Meanings of Column Headings in top Utility's Output

PID The process ID of the process
USER Username of the running process
PR Priority of the process
NI Nice value of the process - the value ranges from -20 (highest priority) to 19 (lowest priority) and the default is 0. (The nice value represents the relative priority of the process. The higher the value the lower the priority and the nicer the process - because it yields to other processes)
VIRT The total amount  (in kilobytes) of virtual memory used by the process
RES Total physical memory used by a task (typically shown in kilobytes, with an m suffix indicating megabytes)
SHR Amount of shared memory used by process
S State of the process (S for sleeping, D for uninterruptible sleep, R for running, Z for zombies  -  processes that should be dead but are still running  -  or T for stopped)
%CPU Percentage of CPU time used since last screen update
%MEM Percentage of physical memory used by the process
TIME+ Total CPU time the process has used since it started
COMMAND Shortened form of the command that started the process

Using the Uptime Command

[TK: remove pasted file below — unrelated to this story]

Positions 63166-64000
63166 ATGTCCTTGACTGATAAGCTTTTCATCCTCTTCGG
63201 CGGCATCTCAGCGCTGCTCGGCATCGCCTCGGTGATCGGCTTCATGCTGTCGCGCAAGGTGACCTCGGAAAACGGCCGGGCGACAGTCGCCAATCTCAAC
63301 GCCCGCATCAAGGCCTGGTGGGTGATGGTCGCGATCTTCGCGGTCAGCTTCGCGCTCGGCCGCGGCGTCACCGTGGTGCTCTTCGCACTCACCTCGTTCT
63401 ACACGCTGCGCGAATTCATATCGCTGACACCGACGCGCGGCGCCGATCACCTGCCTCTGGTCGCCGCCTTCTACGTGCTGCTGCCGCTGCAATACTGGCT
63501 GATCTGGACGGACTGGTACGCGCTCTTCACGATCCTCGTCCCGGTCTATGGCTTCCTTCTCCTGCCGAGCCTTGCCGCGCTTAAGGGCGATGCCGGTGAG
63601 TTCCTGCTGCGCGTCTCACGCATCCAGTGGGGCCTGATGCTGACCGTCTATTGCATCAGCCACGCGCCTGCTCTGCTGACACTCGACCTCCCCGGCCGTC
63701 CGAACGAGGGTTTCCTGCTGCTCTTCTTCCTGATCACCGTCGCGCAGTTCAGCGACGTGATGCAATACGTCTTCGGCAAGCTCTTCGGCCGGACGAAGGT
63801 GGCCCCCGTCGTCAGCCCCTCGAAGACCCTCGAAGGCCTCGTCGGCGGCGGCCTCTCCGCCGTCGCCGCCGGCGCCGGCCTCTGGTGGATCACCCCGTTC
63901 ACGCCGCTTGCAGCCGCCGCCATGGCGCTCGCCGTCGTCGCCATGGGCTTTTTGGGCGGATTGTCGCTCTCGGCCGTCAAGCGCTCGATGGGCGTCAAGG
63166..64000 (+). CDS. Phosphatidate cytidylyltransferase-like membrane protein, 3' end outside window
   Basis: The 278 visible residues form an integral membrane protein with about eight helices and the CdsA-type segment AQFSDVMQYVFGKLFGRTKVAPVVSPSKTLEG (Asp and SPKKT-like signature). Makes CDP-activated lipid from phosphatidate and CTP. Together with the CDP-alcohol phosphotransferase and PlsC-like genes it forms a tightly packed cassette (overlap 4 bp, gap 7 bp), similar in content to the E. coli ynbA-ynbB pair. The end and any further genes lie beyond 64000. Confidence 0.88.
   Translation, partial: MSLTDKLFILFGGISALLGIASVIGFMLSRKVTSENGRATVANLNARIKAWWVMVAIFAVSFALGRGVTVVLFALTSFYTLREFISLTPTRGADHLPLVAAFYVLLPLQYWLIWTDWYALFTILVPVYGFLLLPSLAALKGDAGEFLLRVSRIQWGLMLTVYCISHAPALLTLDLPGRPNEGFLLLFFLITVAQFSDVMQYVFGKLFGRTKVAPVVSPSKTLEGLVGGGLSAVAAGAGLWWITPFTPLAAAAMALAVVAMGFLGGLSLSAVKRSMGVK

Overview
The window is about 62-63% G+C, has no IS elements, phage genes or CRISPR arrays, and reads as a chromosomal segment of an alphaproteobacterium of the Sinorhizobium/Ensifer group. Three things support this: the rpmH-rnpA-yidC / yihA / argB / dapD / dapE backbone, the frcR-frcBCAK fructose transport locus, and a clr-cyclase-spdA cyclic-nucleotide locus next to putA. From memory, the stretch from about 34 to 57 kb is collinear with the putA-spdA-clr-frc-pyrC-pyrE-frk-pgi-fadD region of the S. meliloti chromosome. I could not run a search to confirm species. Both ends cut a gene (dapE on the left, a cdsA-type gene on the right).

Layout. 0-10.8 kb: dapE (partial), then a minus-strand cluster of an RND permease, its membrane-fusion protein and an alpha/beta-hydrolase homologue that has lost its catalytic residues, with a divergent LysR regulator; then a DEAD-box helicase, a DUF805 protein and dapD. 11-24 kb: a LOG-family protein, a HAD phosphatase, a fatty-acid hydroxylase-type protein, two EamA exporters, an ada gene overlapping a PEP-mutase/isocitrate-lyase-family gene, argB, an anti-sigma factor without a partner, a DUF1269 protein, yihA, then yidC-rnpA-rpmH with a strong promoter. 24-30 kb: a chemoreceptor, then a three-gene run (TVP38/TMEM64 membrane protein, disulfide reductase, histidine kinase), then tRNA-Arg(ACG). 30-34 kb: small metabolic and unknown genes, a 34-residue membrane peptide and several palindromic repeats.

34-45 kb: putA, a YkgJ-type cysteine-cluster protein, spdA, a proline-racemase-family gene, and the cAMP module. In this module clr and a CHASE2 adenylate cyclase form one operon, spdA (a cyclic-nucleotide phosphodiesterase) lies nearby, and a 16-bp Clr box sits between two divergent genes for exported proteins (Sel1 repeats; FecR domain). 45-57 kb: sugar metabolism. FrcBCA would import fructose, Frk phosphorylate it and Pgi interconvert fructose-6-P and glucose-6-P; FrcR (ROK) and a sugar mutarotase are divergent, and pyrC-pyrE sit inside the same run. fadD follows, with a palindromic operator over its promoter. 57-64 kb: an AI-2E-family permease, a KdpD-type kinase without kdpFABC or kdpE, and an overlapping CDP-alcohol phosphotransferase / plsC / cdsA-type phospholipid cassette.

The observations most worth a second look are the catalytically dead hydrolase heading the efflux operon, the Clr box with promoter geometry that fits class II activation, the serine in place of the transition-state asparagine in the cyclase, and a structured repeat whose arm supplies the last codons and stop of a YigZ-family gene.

Use the uptime command to get a summary of the system's state by typing the following command:


It displays output similar to the following:

15:03:21 up 32 days, 57 min, 3 users, load average: 0.13, 0.23, 0.27

This output shows the current time, how long the system has been up, the number of users and (finally) the three load averages  --  the average number of processes that were ready to run in the past 1, 5, and 15 minutes.

Load averages greater than 1 imply that many processes are competing for CPU time simultaneously.

The load averages give you an indication of how busy the system is.

Using the Vmstat Utility
Receive summary information about the overall system usage with the vmstat utility.

To view system usage information averaged over 5-second intervals, type the following command (the second argument indicates the total number of lines of output vmstat displays):

vmstat 5 8

Output similar to the following listing will be displayed:
procs -----------memory---------- ---swap-- -----io---- --system-- ----cpu----
 r  b   swpd   free   buff  cache   si   so    bi    bo   in    cs us sy id wa
 0  0  31324   4016  18568 136004    1    1    17    16    8   110 33  4 61  1